Nonketotic hyperglycinemia (NKH) is a rare genetic disorder caused by a defect in the machinery for the breakdown of the amino acid glycine . Above all, it is a very complex disease, since it does not affect all the patients the same way. Because of the huge differences observed in the outcome, researchers from United States, Canada and Belgium joined in order to propose a reliable measure to predict prognosis in NKH.
Nonketotic hyperglycinemia and its several manifestations
NKH, also called glycine encephalopathy, is an inborn error of metabolism characterized by the accumulation of large amounts of glycine in blood, urine and cerebrospinal fluid (CSF). It affects 1 child in every 60,000 born and differs in regards to disease severity and age of onset. Since glycine functions as an inhibitory neurotrasmitter in brain and spinal cord, the accumulation of the amino acid, particularly in the brain, leads to several and serious neurological problems.
Onset usually occurs during the neonatal period or infancy. The most frequent form affects children immediately after birth, causing lethargy, coma, seizures, and feeding difficulties. Children who manage to survive this first phase develop intense intellectual disability, spasticity and seizures that are difficult to treat. NKH can also occur later, at around six months of life, with development delay and seizures. Finally, although less common, some forms of NKH have been diagnosed in adult patients.
Regardless of the time of disease onset, a proportion of affected patients present an attenuate phenotype, that means that they show less severe symptoms. Hence the difficulty for physicians to determine, after the diagnosis, how serious will be the course of the disease.
Current common treatments for NKH
At present there is no a cure, but just treatment options that in certain cases can improve the symptoms. The main used drug is sodium benzoate, which is able to sequester the excess of glycine in blood and promotes its elimination through the urine. Unfortunately, glycine levels in brain cannot be sufficiently reduced. Moreover, because of its side effects, the administration of sodium benzoate needs to be tightly monitored.
Dextromethorphan or ketamines are other drugs commonly used, thanks to their capacity to block the N-methyl-D-aspartate (NMDA) receptor on nervous tissue cells, which result overstimulated in the presence of excessive amounts of glycine. Even though they demonstrated to be useful for seizure control, their effect on the final outcome is still not clear.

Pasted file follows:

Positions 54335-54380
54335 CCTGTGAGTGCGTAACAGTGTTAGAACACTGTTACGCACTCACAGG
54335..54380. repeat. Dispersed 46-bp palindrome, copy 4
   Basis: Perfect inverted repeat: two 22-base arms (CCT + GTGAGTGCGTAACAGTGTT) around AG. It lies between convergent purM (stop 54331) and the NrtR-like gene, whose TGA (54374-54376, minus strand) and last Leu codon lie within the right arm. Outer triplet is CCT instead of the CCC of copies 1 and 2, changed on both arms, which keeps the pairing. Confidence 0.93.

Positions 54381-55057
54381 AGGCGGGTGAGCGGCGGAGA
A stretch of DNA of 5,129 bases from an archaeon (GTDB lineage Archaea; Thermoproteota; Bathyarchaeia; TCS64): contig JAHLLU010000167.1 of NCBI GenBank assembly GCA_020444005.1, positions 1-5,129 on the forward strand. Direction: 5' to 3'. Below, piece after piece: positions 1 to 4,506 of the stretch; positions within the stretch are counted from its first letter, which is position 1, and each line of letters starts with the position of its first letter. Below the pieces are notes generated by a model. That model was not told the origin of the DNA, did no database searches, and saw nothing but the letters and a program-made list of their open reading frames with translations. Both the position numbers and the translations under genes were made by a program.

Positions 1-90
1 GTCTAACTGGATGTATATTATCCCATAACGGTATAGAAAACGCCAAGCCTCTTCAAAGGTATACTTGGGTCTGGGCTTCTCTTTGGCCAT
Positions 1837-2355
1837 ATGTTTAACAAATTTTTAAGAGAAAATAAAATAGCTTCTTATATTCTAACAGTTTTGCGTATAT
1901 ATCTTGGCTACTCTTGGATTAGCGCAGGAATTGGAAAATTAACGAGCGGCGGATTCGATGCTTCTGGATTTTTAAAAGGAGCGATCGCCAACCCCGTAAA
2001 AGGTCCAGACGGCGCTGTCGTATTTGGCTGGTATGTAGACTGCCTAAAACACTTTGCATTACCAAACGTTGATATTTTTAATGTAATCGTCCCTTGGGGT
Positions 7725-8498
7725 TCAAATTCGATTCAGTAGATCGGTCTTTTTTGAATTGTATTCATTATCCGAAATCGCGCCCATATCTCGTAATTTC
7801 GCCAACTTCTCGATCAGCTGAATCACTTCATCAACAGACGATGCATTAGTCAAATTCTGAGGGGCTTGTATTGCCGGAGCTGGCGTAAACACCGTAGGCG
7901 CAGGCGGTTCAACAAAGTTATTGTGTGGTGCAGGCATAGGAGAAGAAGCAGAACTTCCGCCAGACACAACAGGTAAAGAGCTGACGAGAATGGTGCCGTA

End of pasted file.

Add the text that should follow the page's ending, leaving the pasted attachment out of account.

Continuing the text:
Can NKH outcome be predicted?
When families collide with cruel diseases such as NKH, for which a clear prognosis cannot be provided, they often reflect whether to follow with the treatment or not. This dilemma brought Dr. Swanson and colleagues to try to determine factors that could help to predict what will be the severity of the disorder. Their results were published last July on the journal Annals of Neurology. They analyzed several elements from a clinical, biochemical and genetic point of view. Their conclusion, upon analyzing 124 patients belonging to 4 different categories (severe, intermediate attenuated, mild attenuated and attenuated NKH) was that the genotype is the primary determinant of the outcome, although two patients harboring the same mutation, could still have very dissimilar phenotype. Indeed, the researchers observed that the presence of two mutations that completely eliminate the enzyme that cleaves glycine results in severe NKH. By contrast, the presence of at least one mutation that leaves some residual enzyme activity is associated to a more attenuate phenotype.
In addition, the authors also found that high levels of glycine in CSF usually predict severe NKH, whereas low CSF/plasma glycine ratios are more associated to attenuated NKH. These two factors, together with the age at onset of the disease and the presence of brain malformations, can lead to the identification of 78% patients with severe NKH and 49% of patients with attenuated NKH.
CFS gycine, CFS/plasma glycine ratio, age at onset and brain malformations can be used together to give a better prognosis of the disorder. The relationship genotype/phenotype should be further investigated, since molecular and genetic analysis also provide important predictors.
Clinicians should take into account such parameters in order to better direct the therapies and advise families about the possibility to continue or stop the treatment. Finally, new strategies aimed to increase the residual activity of glycine-processing enzymes might be beneficial for a better outcome.
Reference: Swanson MA et al. Biochemical and molecular predictors for prognosis in nonketotic hyperglycinemia. Ann Neurol. 2015 Oct;78(4):606-18.